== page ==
Let the negotiations begin.
With the election of a minority Liberal government Monday, the new federal government will need to work with progressive opposition parties to get any legislation passed. Indeed, it will need their support just to stay in power.
For those hoping to see real legislative change, this is a true opportunity.
The prime minister, like me, is a feminist. If we believe in true economic equality, the path to that is a national childcare plan. If Quebec can provide childcare for as little as $8.25 a day, there’s no reason the rest of Canada can’t, too – and a minority government gives us an real opportunity to do just that.
It was under minority governments, after all, that Canadians got some of their most cherished programs, including Medicare and the Canada Pension Plan. Many of us define ourselves as Canadians on the basis of such programs, because they show that as a people we take care of one another.
A minority Liberal government gives us a similar opportunity to make the bold changes our country needs on many pressing issues.
This is a strong minority government, as minorities go. At 157 seats, just 13 shy of a majority, we can expect Prime Minister Justin Trudeau to follow the lead of previous minority governments – garnering support from other parties legislation by legislation, vote by vote, rather than forming a formal coalition government with another party.
Practically speaking, that means the alliance of MPs that comes together to develop, say, a just transition to a green economy might not be the exact same alliance that brings in Pharmacare, or labour law reform, or affordable housing or any other issue
In the end, I think that’s a good thing.
Needing to build a new voting bloc for every piece of legislation will require that the new government reach out across the aisle and really listen to what is needed to get their legislation through. For those hoping that new voices will be heard, and their concerns acted upon, this is good news.
Backbenchers will also have a stronger voice in a minority government because their votes will be needed every time to get legislation passed.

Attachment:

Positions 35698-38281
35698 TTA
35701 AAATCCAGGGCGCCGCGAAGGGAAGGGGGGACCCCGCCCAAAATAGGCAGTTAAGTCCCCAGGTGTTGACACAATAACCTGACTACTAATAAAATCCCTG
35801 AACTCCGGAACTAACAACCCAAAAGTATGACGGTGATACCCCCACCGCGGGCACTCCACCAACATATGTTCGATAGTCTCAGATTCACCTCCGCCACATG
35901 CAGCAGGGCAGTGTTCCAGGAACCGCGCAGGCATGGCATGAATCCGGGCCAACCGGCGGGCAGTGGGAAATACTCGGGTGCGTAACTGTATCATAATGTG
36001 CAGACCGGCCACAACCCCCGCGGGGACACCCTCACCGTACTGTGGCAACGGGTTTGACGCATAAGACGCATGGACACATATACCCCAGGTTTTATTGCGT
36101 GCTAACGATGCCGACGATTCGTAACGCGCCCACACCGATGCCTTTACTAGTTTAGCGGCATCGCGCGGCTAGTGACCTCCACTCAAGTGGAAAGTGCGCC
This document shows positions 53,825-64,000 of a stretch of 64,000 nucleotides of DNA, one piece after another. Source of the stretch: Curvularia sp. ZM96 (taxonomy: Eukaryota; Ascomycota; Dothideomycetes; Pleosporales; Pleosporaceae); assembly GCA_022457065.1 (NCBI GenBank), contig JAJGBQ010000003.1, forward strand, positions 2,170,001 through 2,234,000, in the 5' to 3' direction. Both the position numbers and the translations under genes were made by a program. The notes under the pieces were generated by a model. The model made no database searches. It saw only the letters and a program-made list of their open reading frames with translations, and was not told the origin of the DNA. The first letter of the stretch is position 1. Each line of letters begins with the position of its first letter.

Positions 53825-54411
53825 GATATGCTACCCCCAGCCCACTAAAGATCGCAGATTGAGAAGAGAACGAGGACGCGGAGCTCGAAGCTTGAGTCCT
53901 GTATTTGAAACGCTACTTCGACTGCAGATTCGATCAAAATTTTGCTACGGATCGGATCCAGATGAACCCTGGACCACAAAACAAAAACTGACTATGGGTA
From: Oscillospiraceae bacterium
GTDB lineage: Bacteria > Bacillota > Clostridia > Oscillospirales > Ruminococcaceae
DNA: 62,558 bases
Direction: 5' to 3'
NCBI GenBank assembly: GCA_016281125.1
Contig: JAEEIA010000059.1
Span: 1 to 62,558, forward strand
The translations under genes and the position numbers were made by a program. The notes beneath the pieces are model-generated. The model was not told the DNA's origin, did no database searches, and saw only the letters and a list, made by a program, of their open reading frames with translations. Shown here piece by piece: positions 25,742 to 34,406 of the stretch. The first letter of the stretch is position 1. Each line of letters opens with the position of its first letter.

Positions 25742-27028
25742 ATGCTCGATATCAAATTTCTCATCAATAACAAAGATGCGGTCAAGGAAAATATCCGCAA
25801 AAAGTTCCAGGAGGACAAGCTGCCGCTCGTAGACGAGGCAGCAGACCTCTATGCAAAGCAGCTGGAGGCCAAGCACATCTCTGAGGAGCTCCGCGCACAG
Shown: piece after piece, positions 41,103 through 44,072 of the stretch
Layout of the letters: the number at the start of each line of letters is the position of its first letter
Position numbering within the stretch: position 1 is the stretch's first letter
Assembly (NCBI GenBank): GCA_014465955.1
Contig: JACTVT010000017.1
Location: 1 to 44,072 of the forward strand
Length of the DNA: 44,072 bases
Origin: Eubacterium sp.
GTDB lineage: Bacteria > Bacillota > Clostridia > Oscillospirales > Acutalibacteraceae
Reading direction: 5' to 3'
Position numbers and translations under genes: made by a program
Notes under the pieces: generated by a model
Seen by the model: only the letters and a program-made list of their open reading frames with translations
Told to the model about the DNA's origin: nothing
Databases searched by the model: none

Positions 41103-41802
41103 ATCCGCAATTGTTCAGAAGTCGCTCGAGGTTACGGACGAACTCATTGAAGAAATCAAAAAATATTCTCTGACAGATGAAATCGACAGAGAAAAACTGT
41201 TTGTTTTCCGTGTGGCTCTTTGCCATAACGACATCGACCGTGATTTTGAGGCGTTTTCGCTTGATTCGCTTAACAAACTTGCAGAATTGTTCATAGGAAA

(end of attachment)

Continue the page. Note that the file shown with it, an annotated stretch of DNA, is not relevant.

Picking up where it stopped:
In the end, that means local issues will find their way to the front benches of government more than they might in a majority government. For those worried about local issues such as transit, housing or opportunities for youth in their hometowns, that’s good news.
All this is positive, even as we lost some strong and progressive voices in Parliament. Unifor’s own Tracey Ramsey in Essex has been a true advocate for working people in Parliament the last four years, and she will be missed in Ottawa as this new minority government finds it way.
These election results were a call for all the parties to work together on the pressing needs of this country, including climate change, affordability, pharmacare and childcare.
It was also a clear rejection of the right-wing politics of division that we saw not only from the People’s Party of Canada, but in significant parts of the Conservative Party, as well.
Andrew Scheer’s backwards views on LGBTQ rights, a woman’s right to choose and climate change are clearly out of step with the majority of Canadians. Canadians clearly want a progressive government.
At the same time, voters sent a message to the Trudeau Liberals, as well - that as much as they want to continue the reforms his government has already made, more is needed and more voices need to be heard.
I can tell you that Unifor will be front and centre as one of those voices. We are already making plans, in fact, to go to Ottawa and push progressive causes, including labour law reform, infrastructure funding, green transition, pharmacare, electoral reform, affordable housing and more.
Indeed, Unifor has been active throughout this campaign, reaching out directly to members in 72 key ridings across Canada – and in 58 of those we helped block Scheer’s attempts to become prime minister.
Now, let’s get to work on building the Canada we want and need.